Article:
In the first debate at Hofstra University 13 days earlier, Clinton sat back and let Trump hang himself. But on Sunday her quiet patience gave him room to roam and dominate.
Rudy Giuliani, the former New York City mayor who has been among Trump’s most forceful defenders, summed up the real estate tycoon’s performance with two words in the post-debate spin room: ‘home run.’
‘I think the momentum is going to switch, like that,’ Giuliani told DailyMail.com, snapping his fingers. ‘It was one of the biggest victories in a presidential debate, ever.’ Clinton campaign chairman John Podesta called Trump ‘desperate’ and called him ‘incoherent’ in policy discussions.
Neither candidate appeared in the hall where reporters waited to grill them. For Clinton, that was par for the course. For Trump, it marked his first such absence in any debate in which he’s participated in 2016 and 2015.
Clinton established herself as a superior bureaucrat Sunday night with more mature knowledge of foreign policy minutiae and a more intelligible way of communicating details about how laws are made.
But Trump won on points in what has become the Year of the Outsider, playing to a national television audience that polls show are weary of Washington’s same-old same-old and eager for new blood.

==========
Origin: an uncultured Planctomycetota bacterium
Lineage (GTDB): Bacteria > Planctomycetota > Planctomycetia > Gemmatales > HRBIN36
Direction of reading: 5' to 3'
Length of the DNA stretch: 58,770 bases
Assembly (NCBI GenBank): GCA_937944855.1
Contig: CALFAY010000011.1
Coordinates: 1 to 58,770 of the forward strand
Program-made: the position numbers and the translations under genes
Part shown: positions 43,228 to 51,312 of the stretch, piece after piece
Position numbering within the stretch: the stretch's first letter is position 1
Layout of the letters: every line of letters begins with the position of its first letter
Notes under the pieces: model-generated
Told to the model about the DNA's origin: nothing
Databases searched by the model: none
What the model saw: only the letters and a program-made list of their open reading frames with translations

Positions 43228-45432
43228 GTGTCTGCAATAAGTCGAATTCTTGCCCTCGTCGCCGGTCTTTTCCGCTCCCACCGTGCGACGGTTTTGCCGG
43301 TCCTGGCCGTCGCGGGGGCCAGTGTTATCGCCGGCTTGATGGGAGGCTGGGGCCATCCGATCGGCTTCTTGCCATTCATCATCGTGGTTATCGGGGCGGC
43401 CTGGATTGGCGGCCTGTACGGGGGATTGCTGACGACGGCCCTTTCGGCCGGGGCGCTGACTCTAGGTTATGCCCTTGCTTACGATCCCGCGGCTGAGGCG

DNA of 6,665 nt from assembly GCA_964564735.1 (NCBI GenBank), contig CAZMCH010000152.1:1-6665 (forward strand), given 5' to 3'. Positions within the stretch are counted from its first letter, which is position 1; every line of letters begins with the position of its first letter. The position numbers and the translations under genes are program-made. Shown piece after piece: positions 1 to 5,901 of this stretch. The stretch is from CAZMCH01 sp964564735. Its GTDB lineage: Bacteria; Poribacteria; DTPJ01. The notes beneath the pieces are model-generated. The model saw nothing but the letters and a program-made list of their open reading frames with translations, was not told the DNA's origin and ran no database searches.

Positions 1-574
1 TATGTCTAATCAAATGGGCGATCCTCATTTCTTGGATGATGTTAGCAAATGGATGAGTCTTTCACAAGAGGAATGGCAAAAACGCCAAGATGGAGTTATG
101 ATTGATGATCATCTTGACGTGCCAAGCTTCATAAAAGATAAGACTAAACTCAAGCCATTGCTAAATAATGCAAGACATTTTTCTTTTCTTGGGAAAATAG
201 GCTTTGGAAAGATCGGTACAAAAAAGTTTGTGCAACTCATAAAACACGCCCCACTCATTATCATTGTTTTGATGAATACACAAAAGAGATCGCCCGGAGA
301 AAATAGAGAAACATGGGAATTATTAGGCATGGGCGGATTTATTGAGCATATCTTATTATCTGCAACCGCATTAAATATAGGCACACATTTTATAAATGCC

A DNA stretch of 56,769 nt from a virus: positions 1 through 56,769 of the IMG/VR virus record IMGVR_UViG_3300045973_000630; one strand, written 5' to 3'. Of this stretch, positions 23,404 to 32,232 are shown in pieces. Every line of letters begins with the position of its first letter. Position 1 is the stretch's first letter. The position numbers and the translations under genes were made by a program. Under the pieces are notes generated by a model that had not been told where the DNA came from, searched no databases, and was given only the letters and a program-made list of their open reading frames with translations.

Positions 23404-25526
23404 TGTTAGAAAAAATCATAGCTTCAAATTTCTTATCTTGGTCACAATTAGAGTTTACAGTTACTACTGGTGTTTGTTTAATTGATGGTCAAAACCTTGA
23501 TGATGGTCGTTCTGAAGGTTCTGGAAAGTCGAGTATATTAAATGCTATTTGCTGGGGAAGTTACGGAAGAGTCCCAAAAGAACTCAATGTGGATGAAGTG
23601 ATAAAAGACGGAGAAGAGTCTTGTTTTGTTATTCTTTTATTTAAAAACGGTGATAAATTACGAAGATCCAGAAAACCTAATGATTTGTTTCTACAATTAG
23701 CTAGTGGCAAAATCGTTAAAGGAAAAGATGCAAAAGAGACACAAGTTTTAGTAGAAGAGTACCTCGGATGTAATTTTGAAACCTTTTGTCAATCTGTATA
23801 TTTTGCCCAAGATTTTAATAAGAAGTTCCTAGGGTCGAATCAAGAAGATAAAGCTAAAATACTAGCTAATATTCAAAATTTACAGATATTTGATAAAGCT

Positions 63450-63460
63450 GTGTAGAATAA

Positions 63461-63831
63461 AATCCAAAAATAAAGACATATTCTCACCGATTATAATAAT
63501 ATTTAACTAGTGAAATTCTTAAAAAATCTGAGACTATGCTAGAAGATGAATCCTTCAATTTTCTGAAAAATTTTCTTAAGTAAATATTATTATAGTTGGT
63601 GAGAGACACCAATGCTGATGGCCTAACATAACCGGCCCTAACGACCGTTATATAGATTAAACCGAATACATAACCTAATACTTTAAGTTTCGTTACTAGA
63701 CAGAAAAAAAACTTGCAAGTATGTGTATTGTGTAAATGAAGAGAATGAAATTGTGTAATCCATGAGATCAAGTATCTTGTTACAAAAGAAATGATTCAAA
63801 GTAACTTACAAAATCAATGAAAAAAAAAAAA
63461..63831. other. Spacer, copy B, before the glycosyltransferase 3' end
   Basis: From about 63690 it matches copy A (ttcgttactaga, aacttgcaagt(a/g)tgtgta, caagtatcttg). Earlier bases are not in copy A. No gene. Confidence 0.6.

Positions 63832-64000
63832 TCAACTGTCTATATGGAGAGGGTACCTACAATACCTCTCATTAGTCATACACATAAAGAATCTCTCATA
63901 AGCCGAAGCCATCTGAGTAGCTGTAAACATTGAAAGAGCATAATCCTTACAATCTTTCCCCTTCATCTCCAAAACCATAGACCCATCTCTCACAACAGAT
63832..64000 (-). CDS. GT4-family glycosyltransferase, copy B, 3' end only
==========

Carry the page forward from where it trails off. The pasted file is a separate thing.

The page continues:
He had Clinton playing defense for most of the 90-minute clash, saying she would be ‘in jail’ if he ran the Justice Department – a reference to her classified email scandal – and declaring that she had ‘tremendous hate in her heart’ when she branded ‘half’ his supporters as ‘deplorables.’
He even bested her on her recollection of her own tenure at the helm of the U.S. State Department.
Clinton insisted she had retired from the government by the time that happened. Not so: Obama dared Assad to cross his line in August 2012, six months before Clinton’s term ended. Sunday night’s showdown, the second of three before the Nov. 8 presidential election, launched with a bang in St. Louis, Missouri.
There was no handshake at the top. Only polite nods at each other. The white-hot stares, straight ahead, came 90 minutes after Trump held a photo-op press event featuring four women with sex-assault accusations from the Clintons’ past.
The first question of the debate was expected to focus on lewd remarks revealed Friday in an 11-year-old audiotape of Trump. But it was milder, asking Clinton about the overall tone of the 2016 campaigns.
The temperature at Washington University in St. Louis dropped. No fireworks. No first blood. For two minutes.
Then Trump found himself behind the 8-ball, with co-moderator Anderson Cooper telling him bluntly that he had admitted to ‘sexual assault’ in the audio – referring to a remark saying that powerful men could touch women whenever they wanted.
Trump insisted, as he did Friday night, that ‘this was locker room talk. I’m not proud of it.’ But then he turned the discussion on the Clintons. ‘If you look at Bill Clinton, far worse,’ trump jabbed. ‘Mine were words, his were actions.’ ‘Bill Clinton was abusive to women. Hillary Clinton attacked those women, attacked them viciously.’
Broaddrick accused former President Clinton of raping her when he was the Arkansas attorney general. She later pointed a finger at Hillary Clinton for intimidating her into silence as her husband launched his 1992 bid for the presidency.